Preservationists build new nests in Perryville to persuade owls to move in
"They tend to do what they want to do, not what we tell them to do," said Kate Hayden, an avian biologist with the Kentucky Department of Fish and Wildlife Resources, who is helping with the effort.
When people talk about relocating wildlife today it's usually because the wildlife has gotten in the way of building something new. In this case, however, the Perryville owls are in the way of bringing back the old.
Park officials plan to tear down several 1950s-era barns, silos and farm sheds on the park property to make the land look more like it did in October 1862, when the Battle of Perryville was fought.
What they didn't realize was that barn owls were homesteading in some of the old structures.
"One of our local bird watchers called one day and said there were barn owls living in one of the silos we'd scheduled for removal," park preservation director Joni House said. "That put me in a quandary.
"We want the battlefield to look the way it did, but we also don't want to remove habitat if it's going to hurt any of the creatures that live here."
So, in April, workers erected three shiny new owl breeding boxes atop 30-foot-tall utility poles, placed near various old barns and silos the owls were thought to be inhabiting. Fish and Wildlife provided the boxes and technical advice, while East Kentucky Power Co. donated the poles and equipment to erect them.
Now, the trick is enticing the birds to move into the new owl condos, House said.
"We're trying to coax them, and I think it's starting to work," she said. "The other day I found some of their little owl pellets at the bottom of one of the boxes, so I think maybe they're checking it out as a potential new home."
Barn owls are small birds with big eyes and distinctive, heart-shaped white faces. They don't hoot. They screech.
As the name implies, they like living in old barns. If you're wondering, it's thought that they lived in hollow trees or rock crevices before humans started building barns.
No survey has ever been done, so it's unclear how many barn owls live on the Perryville Battlefield. But the number must be small.
According to Hayden, Fish and Wildlife has confirmed only about 48 nesting pairs of barn owls in the entire state, plus maybe a dozen single birds living without mates.
Hayden said there might be a few more, but they're hard to identify. Barn owls don't exactly announce their presence. They quietly hunt rodents and small mammals by night, and lay low during the day.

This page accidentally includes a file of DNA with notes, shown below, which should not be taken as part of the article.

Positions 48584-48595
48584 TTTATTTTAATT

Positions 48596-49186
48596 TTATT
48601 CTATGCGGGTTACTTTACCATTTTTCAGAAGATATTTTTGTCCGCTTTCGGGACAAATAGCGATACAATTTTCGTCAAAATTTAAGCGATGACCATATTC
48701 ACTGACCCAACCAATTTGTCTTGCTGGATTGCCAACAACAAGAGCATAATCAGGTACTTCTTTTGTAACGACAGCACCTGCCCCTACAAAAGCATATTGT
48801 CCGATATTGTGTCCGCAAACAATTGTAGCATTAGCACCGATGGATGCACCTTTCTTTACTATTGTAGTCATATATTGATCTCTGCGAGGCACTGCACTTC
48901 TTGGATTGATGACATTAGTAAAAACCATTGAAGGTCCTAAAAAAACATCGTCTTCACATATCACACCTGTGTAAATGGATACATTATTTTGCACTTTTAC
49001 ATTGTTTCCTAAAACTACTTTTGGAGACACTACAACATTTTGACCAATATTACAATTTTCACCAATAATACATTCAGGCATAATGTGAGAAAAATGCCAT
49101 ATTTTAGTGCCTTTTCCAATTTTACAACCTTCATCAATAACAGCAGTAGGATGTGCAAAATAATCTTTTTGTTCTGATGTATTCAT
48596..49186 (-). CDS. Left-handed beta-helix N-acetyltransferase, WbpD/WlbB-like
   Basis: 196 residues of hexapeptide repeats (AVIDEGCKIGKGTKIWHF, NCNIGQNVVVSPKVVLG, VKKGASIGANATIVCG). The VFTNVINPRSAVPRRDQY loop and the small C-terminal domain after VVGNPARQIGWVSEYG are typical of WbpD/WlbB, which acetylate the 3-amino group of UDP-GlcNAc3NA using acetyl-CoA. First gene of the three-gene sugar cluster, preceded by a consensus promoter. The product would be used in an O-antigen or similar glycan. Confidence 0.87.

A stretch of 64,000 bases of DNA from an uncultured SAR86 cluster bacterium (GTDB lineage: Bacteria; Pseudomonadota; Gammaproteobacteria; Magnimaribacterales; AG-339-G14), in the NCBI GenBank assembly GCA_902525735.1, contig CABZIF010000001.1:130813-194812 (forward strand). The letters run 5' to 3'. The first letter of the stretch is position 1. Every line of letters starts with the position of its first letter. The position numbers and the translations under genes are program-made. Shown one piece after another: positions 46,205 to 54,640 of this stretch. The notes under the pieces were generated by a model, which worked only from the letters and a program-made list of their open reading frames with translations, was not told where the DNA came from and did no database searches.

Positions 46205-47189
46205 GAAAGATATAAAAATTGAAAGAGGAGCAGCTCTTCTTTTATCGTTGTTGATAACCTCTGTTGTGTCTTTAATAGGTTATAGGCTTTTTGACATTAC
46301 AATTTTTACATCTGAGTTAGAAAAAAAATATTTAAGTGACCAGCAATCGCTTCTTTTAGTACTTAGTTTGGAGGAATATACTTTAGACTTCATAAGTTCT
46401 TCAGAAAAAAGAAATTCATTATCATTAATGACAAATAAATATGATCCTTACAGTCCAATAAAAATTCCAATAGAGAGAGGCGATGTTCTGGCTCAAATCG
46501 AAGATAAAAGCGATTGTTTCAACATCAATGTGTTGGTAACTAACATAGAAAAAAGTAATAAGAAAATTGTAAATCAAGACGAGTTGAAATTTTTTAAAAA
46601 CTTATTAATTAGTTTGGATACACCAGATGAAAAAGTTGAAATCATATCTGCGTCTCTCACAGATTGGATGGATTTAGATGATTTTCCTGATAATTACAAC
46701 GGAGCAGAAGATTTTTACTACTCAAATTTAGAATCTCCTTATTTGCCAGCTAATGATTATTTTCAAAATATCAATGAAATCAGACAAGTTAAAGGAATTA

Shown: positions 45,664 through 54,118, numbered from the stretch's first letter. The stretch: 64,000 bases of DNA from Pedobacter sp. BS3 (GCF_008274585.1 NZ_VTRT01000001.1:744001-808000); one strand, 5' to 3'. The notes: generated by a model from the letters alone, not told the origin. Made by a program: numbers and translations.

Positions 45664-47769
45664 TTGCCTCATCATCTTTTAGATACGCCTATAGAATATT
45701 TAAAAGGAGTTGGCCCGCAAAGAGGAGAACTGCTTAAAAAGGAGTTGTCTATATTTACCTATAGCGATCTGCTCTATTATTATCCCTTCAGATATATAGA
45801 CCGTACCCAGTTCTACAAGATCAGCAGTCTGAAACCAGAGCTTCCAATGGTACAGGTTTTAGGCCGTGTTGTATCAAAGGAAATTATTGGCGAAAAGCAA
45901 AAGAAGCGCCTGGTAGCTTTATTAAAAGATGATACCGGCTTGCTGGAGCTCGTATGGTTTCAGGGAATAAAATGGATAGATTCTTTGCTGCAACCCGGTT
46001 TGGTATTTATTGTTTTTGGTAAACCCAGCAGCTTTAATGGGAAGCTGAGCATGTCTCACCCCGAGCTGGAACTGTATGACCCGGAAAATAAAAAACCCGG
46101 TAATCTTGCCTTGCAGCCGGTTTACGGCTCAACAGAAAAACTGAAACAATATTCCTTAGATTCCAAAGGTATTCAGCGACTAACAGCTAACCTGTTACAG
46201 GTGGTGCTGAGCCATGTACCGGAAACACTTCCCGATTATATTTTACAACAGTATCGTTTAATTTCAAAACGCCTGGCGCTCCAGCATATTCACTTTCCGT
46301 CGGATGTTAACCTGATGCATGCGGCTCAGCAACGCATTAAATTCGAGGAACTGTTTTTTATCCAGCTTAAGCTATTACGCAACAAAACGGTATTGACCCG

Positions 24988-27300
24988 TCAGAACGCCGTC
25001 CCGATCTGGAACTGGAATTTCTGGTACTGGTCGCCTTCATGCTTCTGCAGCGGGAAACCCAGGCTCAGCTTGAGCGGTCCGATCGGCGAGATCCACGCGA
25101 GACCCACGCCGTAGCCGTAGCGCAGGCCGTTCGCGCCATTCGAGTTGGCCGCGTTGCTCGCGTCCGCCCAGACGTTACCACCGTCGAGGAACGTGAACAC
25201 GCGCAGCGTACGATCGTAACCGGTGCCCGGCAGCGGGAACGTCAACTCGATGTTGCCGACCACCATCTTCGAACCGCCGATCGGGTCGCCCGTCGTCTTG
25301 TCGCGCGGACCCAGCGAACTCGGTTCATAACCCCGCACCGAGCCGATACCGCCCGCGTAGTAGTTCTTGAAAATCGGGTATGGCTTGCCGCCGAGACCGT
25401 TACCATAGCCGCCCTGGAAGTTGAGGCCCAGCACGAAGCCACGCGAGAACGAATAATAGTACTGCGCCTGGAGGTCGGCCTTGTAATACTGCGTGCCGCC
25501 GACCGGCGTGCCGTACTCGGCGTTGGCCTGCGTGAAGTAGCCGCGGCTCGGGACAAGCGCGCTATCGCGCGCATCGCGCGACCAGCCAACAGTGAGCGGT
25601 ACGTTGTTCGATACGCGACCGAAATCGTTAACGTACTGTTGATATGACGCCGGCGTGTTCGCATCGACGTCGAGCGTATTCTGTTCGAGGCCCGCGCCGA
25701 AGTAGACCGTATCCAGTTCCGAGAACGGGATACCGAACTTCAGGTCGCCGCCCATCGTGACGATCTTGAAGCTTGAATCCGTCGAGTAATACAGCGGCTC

They are found on every continent but remain rare in Kentucky.
Hayden said that's probably because housing that barn owls prefer is getting scarce. Barns are vanishing from Kentucky, and old hollow trees that make good nesting places often get cut down.
Because of all that, Fish and Wildlife has been urging people to leave barn owl sites undisturbed whenever possible. The department also has been putting up nesting boxes in places — such as the Perryville Battlefield State Historical Site — where barn owls are thought to live.
The hope is that Perryville's owls will gradually move into the boxes and live there to raise young, stabilizing and gradually increasing the population.
That also would clear the way for the park's plan to eliminate those old barns and silos.
But persuading the owls to change addresses is easier said that done. You can't just hang out a vacancy sign. Subtle persuasion, and lots of patience, apparently work best.
House said park workers have been deliberately disturbing some of the structures the owls have been nesting in, hoping they'll get the hint and move into the nesting boxes.
"We've taken a few boards off one shed, just kind of messing with the site to encourage the owls to move," House said. "Hopefully, they'll think the nesting boxes are a good place to raise a family."
House notes that the Perryville Battlefield is a wildlife sanctuary as well as a piece of history. Deer abound on the land, along with rare or seldom seen birds like Henslow's sparrows, bobolinks, quail, and loggerhead shrikes, as well as the barn owls.
"I'm a nature lover, and I don't want to preserve one thing at the cost of another," House said. "There's no reason why a lot of the park property can't be maintained with wildlife on it, because the habitat was here in 1860."
The park now covers about 750 acres, but it soon will have about 250 additional acres. The land, which included areas where parts of the 1862 battle were fought, was acquired by Civil War Trust, which will turn it over to the park in about a year, House said.
The additional property also contains old structures that eventually will be removed, including a barn that might cover remains of soldiers killed in the battle.
"But if it's being occupied by barn owls, we'll leave the barn intact until we can get the birds to move into the boxes," House said.